Traditional Surrogacy: One Surrogate’s Story of Being Linked by DNA, but Not by Parenthood

Traditional Surrogacy: One Surrogate’s Story of Being Linked by DNA, but Not by Parenthood


It's late at night and I am thumbing through text messaged photos on my phone. Pictures of vacationing children. Two boys harnessed for a zip line, proudly displaying smiles. An adorable girl sporting a bun and tutu skirt. She has my eyes. At least, that is what people say. 

I carried these three little humans inside my womb. My body voyaged through the labyrinth of birth and nourished them with my milk. They carry my blood inside their bodies. But they aren't my children. 

They were conceived with my egg and their Fathers' sperm, via intrauterine insemination (IUI). I, their biological mother, gestated and birthed each of them, as a Traditional Surrogate. They are of my blood, but they are not my own. 

So, how can a person biologically help create a child, and have no desire for parental attachments?

I can only speak from my own perspective. Fully understanding, this choice is not for everyone. And perhaps my answer is too simplistic. But this is my intrinsic truth. 

How can I not? 

My fertility has been a gift. Before I embarked on my surrogacy journey in life, I was blessed with two children of my own. Procreating came with ease. Becoming a parent was the ultimate blessing. My desire for others to experience this was strong. Being a surrogate, helping to complete a family, seemed like a necessary step along my path. Donating my eggs in the process, was merely an extension of this concept. 

After many assert they could not do so themselves; I am often asked, how I was able to give these children away.

When you enter into a pregnancy with the intention of creating another person's child; you know in your heart, belonging doesn't come from DNA being passed down from one source to another. It's derived from the place in which you are destined to be. Therefore, a surrogate isn't relinquishing her child to someone else. She is simply returning a child to their intended parents. 

Deciding to become a parent, despite the avenue, comes from a desire to love another person unconditionally. Creating these children, also came from a place of love. Their Fathers' love. The love of my family, my Partner, my children, me. The thing about love is; there are countless definitions, illustrations, interpretations.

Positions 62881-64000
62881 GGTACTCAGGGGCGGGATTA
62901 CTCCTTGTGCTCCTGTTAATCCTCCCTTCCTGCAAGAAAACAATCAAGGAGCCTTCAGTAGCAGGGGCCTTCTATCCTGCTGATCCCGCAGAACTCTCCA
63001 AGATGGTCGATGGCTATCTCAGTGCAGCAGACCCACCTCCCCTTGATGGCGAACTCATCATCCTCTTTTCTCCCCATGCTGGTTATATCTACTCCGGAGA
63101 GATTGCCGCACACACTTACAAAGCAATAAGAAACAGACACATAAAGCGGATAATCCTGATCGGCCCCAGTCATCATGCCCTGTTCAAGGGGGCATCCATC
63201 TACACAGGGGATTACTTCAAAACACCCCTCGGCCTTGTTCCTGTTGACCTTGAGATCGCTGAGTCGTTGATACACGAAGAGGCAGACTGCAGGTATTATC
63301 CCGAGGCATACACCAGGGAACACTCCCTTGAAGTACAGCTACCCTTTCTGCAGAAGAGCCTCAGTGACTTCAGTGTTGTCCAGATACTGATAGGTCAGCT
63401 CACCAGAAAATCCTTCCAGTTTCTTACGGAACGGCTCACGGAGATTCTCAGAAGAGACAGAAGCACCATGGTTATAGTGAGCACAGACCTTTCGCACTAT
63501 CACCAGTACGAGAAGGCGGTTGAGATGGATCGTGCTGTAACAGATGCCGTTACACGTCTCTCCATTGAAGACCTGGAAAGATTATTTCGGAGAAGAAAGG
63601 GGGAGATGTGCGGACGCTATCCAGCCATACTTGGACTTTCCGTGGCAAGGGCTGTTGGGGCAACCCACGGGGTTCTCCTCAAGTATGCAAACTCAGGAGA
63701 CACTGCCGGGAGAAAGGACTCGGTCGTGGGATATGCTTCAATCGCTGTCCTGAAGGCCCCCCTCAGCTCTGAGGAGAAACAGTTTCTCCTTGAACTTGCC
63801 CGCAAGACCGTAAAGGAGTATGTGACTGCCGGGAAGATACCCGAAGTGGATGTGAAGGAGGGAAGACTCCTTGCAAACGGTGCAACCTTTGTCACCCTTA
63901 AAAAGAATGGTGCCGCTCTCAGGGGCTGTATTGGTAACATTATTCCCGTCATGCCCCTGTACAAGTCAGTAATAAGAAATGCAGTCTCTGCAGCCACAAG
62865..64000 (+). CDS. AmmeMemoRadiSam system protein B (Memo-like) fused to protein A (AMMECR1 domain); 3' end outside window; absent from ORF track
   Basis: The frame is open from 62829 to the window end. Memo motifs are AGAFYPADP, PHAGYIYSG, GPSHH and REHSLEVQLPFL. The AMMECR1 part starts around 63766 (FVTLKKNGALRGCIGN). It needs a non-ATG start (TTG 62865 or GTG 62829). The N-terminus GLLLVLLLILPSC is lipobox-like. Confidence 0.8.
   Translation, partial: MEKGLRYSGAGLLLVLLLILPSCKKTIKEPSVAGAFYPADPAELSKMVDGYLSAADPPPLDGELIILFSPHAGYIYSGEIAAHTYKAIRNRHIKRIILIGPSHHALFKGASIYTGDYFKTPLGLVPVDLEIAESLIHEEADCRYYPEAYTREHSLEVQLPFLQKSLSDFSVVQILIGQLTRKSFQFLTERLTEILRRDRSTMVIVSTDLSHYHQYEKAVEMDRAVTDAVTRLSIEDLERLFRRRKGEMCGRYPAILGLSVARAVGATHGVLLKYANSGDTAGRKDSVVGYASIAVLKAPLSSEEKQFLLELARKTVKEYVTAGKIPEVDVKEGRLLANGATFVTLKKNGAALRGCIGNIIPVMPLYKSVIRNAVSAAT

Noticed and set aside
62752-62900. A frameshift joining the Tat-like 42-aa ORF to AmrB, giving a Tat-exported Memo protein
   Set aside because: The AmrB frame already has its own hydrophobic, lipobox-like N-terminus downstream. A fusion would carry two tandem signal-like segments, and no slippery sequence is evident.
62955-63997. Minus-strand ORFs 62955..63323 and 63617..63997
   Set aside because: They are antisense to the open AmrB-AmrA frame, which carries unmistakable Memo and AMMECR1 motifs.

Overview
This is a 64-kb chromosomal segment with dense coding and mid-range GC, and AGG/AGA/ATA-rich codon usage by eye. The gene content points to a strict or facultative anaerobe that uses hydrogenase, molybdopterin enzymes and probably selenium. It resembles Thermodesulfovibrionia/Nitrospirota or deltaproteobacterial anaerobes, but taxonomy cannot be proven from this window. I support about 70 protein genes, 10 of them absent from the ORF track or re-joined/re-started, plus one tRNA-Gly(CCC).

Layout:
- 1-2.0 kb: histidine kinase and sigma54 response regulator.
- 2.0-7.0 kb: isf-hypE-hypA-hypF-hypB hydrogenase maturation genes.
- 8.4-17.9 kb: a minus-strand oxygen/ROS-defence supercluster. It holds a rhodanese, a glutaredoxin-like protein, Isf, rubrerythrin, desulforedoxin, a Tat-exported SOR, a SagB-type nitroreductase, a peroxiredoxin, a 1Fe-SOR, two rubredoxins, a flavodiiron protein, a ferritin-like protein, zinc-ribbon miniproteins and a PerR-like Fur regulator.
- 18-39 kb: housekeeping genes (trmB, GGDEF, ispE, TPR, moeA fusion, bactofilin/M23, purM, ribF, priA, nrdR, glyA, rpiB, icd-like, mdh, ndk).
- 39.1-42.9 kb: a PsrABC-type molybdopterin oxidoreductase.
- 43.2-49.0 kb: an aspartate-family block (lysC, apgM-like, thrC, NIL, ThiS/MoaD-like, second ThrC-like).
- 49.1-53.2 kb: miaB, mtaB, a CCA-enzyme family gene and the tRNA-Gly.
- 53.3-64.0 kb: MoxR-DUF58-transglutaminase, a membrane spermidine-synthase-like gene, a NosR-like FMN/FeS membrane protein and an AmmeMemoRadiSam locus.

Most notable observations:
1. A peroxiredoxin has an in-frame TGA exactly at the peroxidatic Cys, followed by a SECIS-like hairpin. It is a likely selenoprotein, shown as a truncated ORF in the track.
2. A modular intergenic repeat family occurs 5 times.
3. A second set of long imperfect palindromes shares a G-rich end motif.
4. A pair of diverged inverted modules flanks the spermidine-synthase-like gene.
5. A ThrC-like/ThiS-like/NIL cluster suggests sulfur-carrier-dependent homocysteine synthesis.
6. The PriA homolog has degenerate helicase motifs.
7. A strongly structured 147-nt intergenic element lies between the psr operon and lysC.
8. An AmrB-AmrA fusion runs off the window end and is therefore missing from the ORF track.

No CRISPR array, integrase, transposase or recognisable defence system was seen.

Love is boundless. 

I sift through these photos on my phone often. Not because it saddens me, or that I wish these children were here with me. From time to time, I like to compare our distinctive characteristics. And I am guilty of not visiting as frequently as I should. But mostly, I look at them because it brings me deep gratification. 

To witness their family enjoying life is my reward. They are a constant reminder that family is non-binary. It isn't polarizing or limited. Not all families are born of mother and father. Often times, conception requires a third party. Sometimes more.

The hardest choice wasn't whether or not I could do surrogacy. It was in choosing whom I would do this with. I consider myself fortunate because I made an impeccable choice. They say you can't choose your family. But I disagree with this limited construct. 

We are simply continuations of each other's existence. Steadily evolving within the chapters of our collective lives. The strands that bind us are innumerable. Our shared experiences go beyond our shared blood. 

DNA+LOVE Guest Blogging: How to Tell Your Story Here!

DNA+LOVE Guest Blogging: How to Tell Your Story Here!

DNAdventure: How I Got My Start in Ancestry Travel

DNAdventure: How I Got My Start in Ancestry Travel